One interesting thing on the 24 and 25 sportsman’s is the hull is the same. The dash change in 1940 from a 6 gauge panel to the 6 separate gauges. Both models measure 24′ 6 inches. The M series came out in full swing for the 1940 model year. So I think what Chris Craft did was change the dash add the M series dropped the L series called it a 25 footer and added it to the new model list for 1940. Simple marketing.

    One other thing to note there was a 24′ utility built from 1937 to 1939. It is the same hull as the 24′ sportsman. But it had a flat folding windshield 4 gauge panel like the 17 and 19 foot runabouts. It also had toe rails like the 22 utility’s and a 2/3 front seat and no mid seat. I’ve seen the utilities listed as sportsman’s when there not. The 24′ prewar sedan that MBBW restored and has had listed for sale as a sportsman is really the utility. Compare them with the sportsman and you will see the difference.

    • Jimmy
      Jimmy says:

      This is the one listed as a 1939 Sportsman/Sedan it’s not a Sportman its a Utility with the sedan option note 3/4 seat no crash padding either 4 gauge not 6 gauge panel. Click my name for link to it.

  19. jim g
    jim g says:

    One last thing to note. You can tell a scripps powered 25 sportsman whether it has the scripps or not is by which side the walkway is on. Scripps had the 2nd seat walkway on the right. The rest were on the right with twins being the exception. This went for both pre and postwar.

  20. Loren Sattler
    Loren Sattler says:

    Prewar or postwar? Back in 1977 I tried to buy a softop from the original owner on Torch Lake in northern Michigan. The owner (Hartley Comfort from St Louis, MO) explained the family had ordered the boat in 1942 but delivery was delayed due to a shortage of engines with the onset of WWII. In 1945 or early 1946 Chris Craft contacted him advising engines were available and they could complete the boat. He visited the factory and chose a 225 hp Scripps for the power. Hartley said their boat went over 40 MPH and was the fastest on Torch Lake for many years.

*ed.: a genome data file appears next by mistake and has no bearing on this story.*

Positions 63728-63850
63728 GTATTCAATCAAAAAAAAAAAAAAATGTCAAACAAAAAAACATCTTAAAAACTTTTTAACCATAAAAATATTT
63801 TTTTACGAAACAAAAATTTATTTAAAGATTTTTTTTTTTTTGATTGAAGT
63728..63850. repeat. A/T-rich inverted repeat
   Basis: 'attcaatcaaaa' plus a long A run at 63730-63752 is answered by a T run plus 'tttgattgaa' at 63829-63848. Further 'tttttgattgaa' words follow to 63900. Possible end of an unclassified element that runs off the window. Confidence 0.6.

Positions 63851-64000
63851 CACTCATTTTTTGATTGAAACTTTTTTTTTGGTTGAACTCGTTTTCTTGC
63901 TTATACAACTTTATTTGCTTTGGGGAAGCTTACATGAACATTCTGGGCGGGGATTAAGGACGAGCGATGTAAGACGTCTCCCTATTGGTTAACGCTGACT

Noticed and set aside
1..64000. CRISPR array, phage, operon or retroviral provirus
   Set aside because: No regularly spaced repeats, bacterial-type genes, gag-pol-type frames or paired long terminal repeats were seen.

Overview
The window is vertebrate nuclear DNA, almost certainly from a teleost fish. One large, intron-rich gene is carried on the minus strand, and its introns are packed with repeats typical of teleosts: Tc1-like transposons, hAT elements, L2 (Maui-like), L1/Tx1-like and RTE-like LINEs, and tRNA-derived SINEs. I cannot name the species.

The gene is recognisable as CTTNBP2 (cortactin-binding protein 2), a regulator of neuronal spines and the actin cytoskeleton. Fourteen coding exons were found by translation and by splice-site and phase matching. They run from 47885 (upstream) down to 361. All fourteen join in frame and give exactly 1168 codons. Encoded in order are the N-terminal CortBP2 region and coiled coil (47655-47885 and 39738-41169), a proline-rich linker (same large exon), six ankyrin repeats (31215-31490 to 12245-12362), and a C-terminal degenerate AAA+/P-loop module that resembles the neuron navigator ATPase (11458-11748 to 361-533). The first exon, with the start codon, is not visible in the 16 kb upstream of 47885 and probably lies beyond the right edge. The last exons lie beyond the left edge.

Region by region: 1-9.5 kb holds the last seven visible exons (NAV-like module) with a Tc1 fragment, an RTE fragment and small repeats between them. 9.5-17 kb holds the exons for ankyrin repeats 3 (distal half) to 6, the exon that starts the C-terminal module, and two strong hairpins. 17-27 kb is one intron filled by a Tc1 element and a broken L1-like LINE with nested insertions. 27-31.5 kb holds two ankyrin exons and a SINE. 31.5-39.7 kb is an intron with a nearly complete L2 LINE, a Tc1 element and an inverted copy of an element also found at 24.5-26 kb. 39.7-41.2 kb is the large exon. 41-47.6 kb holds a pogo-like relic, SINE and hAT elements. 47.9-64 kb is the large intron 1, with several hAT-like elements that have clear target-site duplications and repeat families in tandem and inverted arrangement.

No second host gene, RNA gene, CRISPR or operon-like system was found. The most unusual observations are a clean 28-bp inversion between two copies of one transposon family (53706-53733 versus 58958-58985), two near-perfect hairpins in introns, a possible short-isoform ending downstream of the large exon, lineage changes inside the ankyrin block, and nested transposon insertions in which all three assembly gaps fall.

I made an unsolicited offer to buy the boat which was unrestored and in storage for many years at the time. Unfortunately, we never got together on a price and I have regretted it ever since.

    So, would you call this a Prewar or Postwar boat?

    • Texx
      Texx says:

      Hi Loren – Good to hear from you. Reading your story today makes me wonder where that boat is today…

      I will let the experts answer the pre-war vs post-war question. It would be interesting to see the hull card for that boat and how Chris-Craft described it on the paperwork when it finally left the factory in 1946. – Texx

    • Jimmy
      Jimmy says:

      I would say if it’s a 25′ it would a post war because the first 29 Sportsmans had scripps that were left over from before the war. I believe he may have ordered it after Chris Craft went into war production they should’ve still have engines since the landing crafts used V12’s.

  21. Alex
    Alex says:

    Wow. I get sick for a couple days and miss Sportsman Day. Dangit.

    Only a few things to add.

    1. There’s a beautifully restored 24 or 25 SP called Crescendo. It was for sale in Hessel for $199,000 originally. Then the price came down to $165,000-ish. That was a couple years ago and the last I saw of it. Beautiful boat. If my medicated brain serves me right, this boat had twin power.

    2. I own 2 post-war 25 SPs. One came with an M, the other with a Scripps 208. The M boat has been repowered, though I have retained the original engine. The Scripps boat retains original power. The Scripps is a monster of an inline engine and is not asymmetrical when “dressed.” The late Tommy Mertaugh and I surmised the passage to the stern (utility area) is different with the Scripps because of this asymmetry. Having the passageway to starboard with a Scripps engine moves the bridge deck to port and helps to balance the boat. We could think of no other reason for this.

    3. I have not ridden in a pre-war big Sportsman, but I grew up with a post-war one. The ride is vastly superior to a 22-U (which I also own), thanks in part to much more weight. I can’t comment on the ride difference between a pre-and post-war big Sportsman as Jim Staib did, but I do recall Tommy telling me the post-war is a much dryer boat (especially with a spray rail). That makes sense looking at the bow design.

  22. Jeff Rogers
    Jeff Rogers says:

    As for engines in the 1937-1939 24′ Sportsmans, my ’38 has a fairly unusual MCS model. It was only offered in the large utilities (perhaps runabouts as well?) during those three years. It’s rated at 140hp – and includes twin Zenith updraft carburetors, along with a Paragon 1.5:1 reduction drive (called “Speedrive” in the CC catalog).

  23. Bryan
    Bryan says:

    I’m helping a friend look into their 1941 25′, but looking for any information from someone more knowledgeable. She has the title which clearly has it as a 1941 25′ Chris Craft, but not sure which specific model. Here are a few pictures, any information anyone has about this vessel would be wonderful : )

Comments are closed.